Groundhog Day 2018
Groundhog Day falls on the 2nd of February every year, regardless of the day of the week, and Groundhog Day 2018 is no exception. Coinciding with another holiday, Candlemas, Groundhog Day is an American pop-culture holiday that revolves around weather predictions made by a groundhog.
When Do We Celebrate Groundhog Day?
Groundhog Day is always on the 2nd of February and has been celebrated since the 1800s. Originating in Pennsylvania by German settlers, the holiday coincided with another holiday under similar beliefs, Candlemas. It was believed that if an animal made an appearance on Candlemas Day, it could cast a shadow; predicting six more weeks of winter.
It has been celebrated yearly ever since, with ‘Punxsutawney Phil’ making weather predictions each year. Although it has been celebrated since the 1800s, Groundhog Day in Gobbler’s Knob (as we know it) only began in 1887.
Why Do We Celebrate Groundhog Day?
Animals have been used in cultures for centuries as symbols of many different things. Some cultures believed that animals could make predictions. It has long-been believed that the groundhog we see every year is able to predict the weather using his shadow, on Candlemas day.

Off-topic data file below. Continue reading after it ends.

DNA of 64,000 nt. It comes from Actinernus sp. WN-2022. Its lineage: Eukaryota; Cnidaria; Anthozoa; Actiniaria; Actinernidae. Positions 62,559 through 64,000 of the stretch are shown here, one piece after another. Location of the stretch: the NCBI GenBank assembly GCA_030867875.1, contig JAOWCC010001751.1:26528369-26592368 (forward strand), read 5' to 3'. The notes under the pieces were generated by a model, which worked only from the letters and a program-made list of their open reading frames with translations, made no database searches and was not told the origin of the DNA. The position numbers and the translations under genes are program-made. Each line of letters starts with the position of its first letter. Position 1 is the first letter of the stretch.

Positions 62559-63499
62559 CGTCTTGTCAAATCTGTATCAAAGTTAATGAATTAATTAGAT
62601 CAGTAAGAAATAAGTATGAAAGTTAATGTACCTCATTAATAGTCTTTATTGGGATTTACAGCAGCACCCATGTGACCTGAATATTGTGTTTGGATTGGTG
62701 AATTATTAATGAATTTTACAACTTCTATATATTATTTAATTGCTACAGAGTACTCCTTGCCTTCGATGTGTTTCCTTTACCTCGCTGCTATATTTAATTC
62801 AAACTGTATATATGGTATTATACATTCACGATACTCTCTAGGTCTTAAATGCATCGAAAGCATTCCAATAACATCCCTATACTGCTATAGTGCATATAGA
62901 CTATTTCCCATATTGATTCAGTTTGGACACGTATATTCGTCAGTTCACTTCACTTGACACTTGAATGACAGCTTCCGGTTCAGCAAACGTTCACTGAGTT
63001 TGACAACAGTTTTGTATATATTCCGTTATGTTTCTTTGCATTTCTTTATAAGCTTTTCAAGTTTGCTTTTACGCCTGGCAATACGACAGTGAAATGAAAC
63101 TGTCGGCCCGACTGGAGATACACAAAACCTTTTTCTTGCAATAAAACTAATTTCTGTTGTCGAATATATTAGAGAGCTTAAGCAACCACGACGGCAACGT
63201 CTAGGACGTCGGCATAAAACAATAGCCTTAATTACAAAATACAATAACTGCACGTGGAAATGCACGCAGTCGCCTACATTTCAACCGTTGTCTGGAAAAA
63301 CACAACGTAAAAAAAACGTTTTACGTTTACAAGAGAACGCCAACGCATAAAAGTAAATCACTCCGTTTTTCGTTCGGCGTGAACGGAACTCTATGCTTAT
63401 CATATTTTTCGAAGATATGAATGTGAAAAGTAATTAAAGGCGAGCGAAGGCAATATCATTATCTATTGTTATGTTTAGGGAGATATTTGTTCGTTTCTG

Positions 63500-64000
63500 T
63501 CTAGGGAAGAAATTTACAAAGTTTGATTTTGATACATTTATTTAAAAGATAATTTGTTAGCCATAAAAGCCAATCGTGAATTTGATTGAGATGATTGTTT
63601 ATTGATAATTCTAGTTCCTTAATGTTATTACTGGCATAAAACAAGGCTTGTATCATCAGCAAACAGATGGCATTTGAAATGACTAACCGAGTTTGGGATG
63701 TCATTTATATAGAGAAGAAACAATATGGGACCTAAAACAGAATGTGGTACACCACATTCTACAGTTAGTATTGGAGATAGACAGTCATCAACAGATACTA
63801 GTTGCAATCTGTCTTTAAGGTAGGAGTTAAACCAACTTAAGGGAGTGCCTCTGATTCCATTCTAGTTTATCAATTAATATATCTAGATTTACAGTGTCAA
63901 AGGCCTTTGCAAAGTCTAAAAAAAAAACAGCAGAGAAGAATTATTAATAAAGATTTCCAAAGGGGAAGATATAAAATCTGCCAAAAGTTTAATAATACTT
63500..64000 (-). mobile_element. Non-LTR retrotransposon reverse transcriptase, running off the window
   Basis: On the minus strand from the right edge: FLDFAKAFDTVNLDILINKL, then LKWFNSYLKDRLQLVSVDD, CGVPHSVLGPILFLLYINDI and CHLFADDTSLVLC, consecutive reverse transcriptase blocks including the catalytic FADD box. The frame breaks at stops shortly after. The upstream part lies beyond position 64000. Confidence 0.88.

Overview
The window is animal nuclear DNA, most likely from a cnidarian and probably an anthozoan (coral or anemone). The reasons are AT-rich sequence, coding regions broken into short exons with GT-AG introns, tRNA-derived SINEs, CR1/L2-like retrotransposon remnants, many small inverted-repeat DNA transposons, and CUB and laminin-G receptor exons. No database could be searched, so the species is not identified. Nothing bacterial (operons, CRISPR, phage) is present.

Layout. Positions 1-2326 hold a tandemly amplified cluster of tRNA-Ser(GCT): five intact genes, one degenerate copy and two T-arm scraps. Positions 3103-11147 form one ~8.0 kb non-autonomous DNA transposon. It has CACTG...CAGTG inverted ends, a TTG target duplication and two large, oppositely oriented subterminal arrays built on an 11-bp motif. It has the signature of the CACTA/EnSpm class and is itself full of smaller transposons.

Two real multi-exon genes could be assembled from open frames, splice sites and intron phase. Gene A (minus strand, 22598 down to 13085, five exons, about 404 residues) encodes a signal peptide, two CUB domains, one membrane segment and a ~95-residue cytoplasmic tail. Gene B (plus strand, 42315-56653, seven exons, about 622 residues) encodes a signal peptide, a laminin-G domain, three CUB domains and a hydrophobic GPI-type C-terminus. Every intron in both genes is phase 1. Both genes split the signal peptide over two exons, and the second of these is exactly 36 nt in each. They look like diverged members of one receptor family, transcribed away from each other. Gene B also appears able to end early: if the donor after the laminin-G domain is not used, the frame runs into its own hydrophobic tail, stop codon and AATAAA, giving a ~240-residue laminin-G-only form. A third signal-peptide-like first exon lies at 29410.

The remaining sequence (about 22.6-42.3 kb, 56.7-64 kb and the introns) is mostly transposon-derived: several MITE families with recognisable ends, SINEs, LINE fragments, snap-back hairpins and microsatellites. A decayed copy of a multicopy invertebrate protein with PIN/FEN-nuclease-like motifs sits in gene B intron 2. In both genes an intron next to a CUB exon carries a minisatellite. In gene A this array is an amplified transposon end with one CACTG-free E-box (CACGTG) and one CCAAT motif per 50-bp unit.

Groundhog Day is not considered a national or federal holiday. It is celebrated each year in a variety of ways. Schools teach children about the culture surrounding the holiday and people make their own journeys to see Punxsutawney Phil themselves.
For most of the country experiencing winter, the first week of February is almost the middle of winter. Groundhog day has become a cultural holiday that splits the winter up, providing a celebration during the coldest and darkest time of the year.
The holiday has been made into songs, featured in books, and even created into a movie. Punxsutawney Phil has been a culture icon for decades. Groundhog Day as it is celebrated in America does not exist anywhere else in the world. There are however, quite a few countries and cultures that still hold the sale beliefs that the original founders believed regarding Candlemas.